Australian Volunteer, Danielle Clark, has written the first-ever Adult Resuscitation Basic and Advanced Life Support Manual for clinical workers at the Vila Central Hospital (VCH) so they can perform high-quality emergency responses.

Dr Clark said, “each year, in conjunction with the Australasian College for Emergency Medicine, we do Life Support Trainings at the hospital with teams of volunteers from Australia or New Zealand.

“Sadly COVID-19 has closed our borders, So I came up with the idea of creating a manual in accordance with the Australian Resuscitation Council guidelines that fits the Vanuatu context.”

Dr Clark said it took her almost two to three months to complete the manual and to make sure everything is evidently based under the Australian and New Zealand guidelines.

Clark is a volunteer under the Australian Volunteers Program (AVP) while working at the Royal North Shore Hospital (RNSH) in Sydney, Australia, now she is an Emergency Medicine Registrar at VCH.

This week, in partnership with ProMedical Vanuatu, she has organised a 2-day course training at the hospital to teach doctors and nurses on how to prevent and perform Basic Life Support and Advanced Life Support in the event of a cardiorespiratory arrest.

“Weeks before the exercise, VCH participants must first read and be accustomed with the manual.

“Around 65 participants have contributed in the 2 days of lectures and practical exercises with mannequins and dummies, where they learn how to use the defibrillator, understand cardiac rhythms and knowing how to use the right medications.

“Nine trainers who are senior health workers were selected to assist in the annual learning program.

“Our main aim is to educate trainers in the hospital so they can continue to deliver Life Support trainings in the more years to come,” she said.

On completion of the assessments, the assessor will either decide whether or not the participant is competent and will give a “pass” which is valid for 12 months or “not yet competent,” in which the participant will require re-assessment and further training.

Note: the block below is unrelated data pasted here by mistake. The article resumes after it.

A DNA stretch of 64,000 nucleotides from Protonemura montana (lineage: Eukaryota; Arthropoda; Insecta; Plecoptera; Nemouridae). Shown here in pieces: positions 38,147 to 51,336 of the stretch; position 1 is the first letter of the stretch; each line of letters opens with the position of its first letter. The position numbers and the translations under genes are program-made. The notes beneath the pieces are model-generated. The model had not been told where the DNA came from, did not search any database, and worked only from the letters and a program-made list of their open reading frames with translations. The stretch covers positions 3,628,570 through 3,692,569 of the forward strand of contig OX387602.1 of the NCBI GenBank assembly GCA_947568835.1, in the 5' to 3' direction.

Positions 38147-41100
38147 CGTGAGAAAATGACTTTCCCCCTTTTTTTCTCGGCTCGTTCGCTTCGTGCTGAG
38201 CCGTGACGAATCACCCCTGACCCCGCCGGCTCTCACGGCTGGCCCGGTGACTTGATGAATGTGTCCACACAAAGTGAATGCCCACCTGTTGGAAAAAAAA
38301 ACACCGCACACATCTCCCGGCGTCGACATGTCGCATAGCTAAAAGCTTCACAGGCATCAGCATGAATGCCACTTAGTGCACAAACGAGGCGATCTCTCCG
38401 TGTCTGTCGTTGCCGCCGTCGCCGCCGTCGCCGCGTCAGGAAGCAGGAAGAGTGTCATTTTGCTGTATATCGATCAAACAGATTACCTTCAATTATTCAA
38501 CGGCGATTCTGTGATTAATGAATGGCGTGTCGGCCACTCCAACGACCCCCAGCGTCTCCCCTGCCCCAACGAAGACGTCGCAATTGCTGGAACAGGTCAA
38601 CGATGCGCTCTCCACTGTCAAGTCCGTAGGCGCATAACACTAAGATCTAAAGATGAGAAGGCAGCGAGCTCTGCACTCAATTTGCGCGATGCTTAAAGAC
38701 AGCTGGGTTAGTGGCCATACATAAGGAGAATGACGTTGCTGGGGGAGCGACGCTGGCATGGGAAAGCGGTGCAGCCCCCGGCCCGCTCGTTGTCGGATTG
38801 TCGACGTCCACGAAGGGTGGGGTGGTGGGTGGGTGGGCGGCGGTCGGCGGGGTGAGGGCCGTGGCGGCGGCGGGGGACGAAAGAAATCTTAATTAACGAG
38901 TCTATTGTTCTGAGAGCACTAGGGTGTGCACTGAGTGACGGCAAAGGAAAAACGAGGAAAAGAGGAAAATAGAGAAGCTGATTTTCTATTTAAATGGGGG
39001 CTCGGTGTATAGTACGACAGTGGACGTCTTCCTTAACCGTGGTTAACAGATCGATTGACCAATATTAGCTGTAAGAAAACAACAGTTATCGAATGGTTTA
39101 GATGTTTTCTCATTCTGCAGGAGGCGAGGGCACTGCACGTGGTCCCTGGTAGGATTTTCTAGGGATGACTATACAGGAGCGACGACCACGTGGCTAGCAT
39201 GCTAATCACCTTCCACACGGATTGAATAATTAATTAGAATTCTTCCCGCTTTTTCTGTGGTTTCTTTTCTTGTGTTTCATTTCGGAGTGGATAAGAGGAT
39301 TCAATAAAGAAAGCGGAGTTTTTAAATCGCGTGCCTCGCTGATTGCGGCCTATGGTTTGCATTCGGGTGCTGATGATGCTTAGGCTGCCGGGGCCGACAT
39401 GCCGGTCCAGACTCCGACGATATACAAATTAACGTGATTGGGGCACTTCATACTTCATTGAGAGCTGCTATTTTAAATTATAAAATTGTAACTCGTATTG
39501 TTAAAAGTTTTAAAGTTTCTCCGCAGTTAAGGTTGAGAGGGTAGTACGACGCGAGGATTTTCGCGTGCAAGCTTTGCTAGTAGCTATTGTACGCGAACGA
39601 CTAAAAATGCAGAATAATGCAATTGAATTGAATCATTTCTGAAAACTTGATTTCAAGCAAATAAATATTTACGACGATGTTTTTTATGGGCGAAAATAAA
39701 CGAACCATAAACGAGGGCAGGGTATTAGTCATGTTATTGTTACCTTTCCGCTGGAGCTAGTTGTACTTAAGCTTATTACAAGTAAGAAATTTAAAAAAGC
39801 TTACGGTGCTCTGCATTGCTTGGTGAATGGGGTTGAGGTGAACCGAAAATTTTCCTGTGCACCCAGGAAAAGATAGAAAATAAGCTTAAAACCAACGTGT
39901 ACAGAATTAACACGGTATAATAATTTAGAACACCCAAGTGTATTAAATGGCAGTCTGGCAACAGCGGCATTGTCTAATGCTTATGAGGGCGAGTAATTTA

“After the pilot phase training, the next stage is to approach the Ministry of Health (MoH) so they can officially approve the Advanced Life Support manual.”

Doctor of the Emergency Ward, Vincent Atua said with few cases of cardiac arrests in the country, nurses may sometimes forget the procedures in how to save a patient from a heart attack, therefore these trainings create a more suitable learning environment for health workers to get comfortable with everyday procedures and to be in high alert when dealing in the Emergency Room.

“One of the main benefits of the training is getting nurses and doctors more familiar and confident with using medical machines, especially during an emergency,” he said

“Trainees learn to make rapid assessments, to identify cardiac arrest patients and how to approach and treat them.

“All in all, the program has greatly supported and benefitted the hospital,” he said.

ProMedical Critical Care Paramedic, Clinical Instructor and an Australian volunteer through AVI, Ben Elliot is one of the trainers during the course program commented on the success of the training as a milestone achievement for all health personnel.

“Our participation is to increase the communication between workers from the Hospital and with our ProMedical team, so we can be on the same level,” Elliot said

“With closed borders, the sustainable course can now be taught by the selected trainers each year instead of relying on volunteers from Australia or New Zealand.”

The 2-day training is supported by the Australian Government through AVP and the Vanuatu Health Program.

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